The battles for the Japanese islands toward the end of WWII were as horrific as they were necessary and in an age where we can be appalled at a few thousand casualties in a year, losing thousands in a hour seems unimaginable. In an age where we feel obligated to thank everyone who ever wore a uniform for his service in perpetuity and call him a hero; in an age where every dubious deployment is a fight for our "freedom," it might be worthwhile to remember the few remaining survivors of the assaults on Japan and Europe with a little extra respect.
I don't know whether Shorty Belton was considered a hero in 1945 or whether he considered himself one for having taken a bullet at Okinawa, but I do. What then can I think of the two teenage boys who beat him to death for sport in Spokane Washington on Wednesday? Certainly no less than I think of the teenagers who shot the Australian baseball player to death for no goddamned reason. I take it personally. If it weren't for guys like Belton the world would be unrecognizable and a lot worse than it is.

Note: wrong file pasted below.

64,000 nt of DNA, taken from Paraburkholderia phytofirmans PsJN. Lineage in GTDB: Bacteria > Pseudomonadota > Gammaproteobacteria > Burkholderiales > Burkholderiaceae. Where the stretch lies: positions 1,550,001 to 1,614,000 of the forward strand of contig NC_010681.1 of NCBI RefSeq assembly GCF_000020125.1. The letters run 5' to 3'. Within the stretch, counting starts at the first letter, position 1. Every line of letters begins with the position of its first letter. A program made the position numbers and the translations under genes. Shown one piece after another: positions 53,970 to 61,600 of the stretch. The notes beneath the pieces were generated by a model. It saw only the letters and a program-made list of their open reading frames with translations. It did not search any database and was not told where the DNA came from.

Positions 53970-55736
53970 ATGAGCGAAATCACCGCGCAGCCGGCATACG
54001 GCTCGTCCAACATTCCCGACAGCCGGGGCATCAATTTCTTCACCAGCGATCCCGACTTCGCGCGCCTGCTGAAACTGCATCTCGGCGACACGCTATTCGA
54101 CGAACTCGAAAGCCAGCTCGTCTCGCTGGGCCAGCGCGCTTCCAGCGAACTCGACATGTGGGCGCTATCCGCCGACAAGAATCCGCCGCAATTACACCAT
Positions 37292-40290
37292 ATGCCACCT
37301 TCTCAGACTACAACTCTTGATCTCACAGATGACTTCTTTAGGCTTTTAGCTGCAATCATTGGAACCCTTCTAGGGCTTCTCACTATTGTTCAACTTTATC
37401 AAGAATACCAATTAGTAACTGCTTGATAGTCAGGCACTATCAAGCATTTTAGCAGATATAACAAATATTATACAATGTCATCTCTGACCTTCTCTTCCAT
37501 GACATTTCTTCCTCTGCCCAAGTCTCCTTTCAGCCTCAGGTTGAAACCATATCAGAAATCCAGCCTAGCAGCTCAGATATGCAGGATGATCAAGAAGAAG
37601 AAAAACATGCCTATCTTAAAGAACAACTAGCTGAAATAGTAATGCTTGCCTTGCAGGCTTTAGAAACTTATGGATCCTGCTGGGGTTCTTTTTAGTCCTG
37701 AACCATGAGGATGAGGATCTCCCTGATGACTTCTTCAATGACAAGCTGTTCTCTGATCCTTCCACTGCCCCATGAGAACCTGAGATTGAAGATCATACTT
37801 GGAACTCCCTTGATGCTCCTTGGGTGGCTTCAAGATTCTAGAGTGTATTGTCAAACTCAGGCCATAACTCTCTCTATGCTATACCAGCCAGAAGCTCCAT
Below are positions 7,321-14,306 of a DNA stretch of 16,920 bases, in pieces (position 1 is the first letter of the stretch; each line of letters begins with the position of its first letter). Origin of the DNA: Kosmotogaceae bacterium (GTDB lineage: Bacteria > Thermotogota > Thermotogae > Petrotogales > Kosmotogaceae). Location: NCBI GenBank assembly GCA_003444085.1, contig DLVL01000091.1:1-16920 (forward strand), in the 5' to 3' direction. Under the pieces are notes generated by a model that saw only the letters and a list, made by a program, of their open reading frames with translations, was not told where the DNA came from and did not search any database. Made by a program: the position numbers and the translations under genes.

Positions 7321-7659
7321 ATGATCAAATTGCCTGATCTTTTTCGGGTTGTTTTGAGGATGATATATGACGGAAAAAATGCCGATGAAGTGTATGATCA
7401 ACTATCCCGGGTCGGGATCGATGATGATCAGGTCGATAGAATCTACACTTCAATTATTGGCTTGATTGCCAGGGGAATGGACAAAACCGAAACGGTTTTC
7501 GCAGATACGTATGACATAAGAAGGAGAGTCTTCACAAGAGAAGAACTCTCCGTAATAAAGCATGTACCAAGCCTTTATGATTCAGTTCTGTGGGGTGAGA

In some way I take it personally that much of our nation has, despite all the lip service and jingoistic rhetoric, forgotten not so much the sacrifice of a generation but forgotten the horror they fought and died to end. Not only has time seemed to erase the infamy, but generations of propaganda and decades of stage managed amnesia have transferred the infamy to us. I'm betting these monsters never heard of Pearl Harbor much less the violent murder of millions perpetrated by the Empire of Japan -- as many as 16 million in China alone. Like December 7th, 1941, September 22, 2013 is a date that should live in infamy. It's the date Shorty died. Unfortunately infamy is as mortal as everything else. We forget.
No, I'm not one of those people who will attempt to profit or make some point by raging about an increase in violent crime in a year when murder is at a hundred year low. I'm not proposing some program, some legislation, some stronger or more lenient laws. The significance of this to me is that there is no significance. It's about the banality of heroism as well as the banality of evil. It's about human nature. Some people murder for money, some for hate, some for revenge, but they killed Shorty Belton out of boredom - for amusement, because they could. The most vicious and fanatical military on Earth couldn't get Shorty, but some bored bastards without a conscience and without respect did. There is no explanation.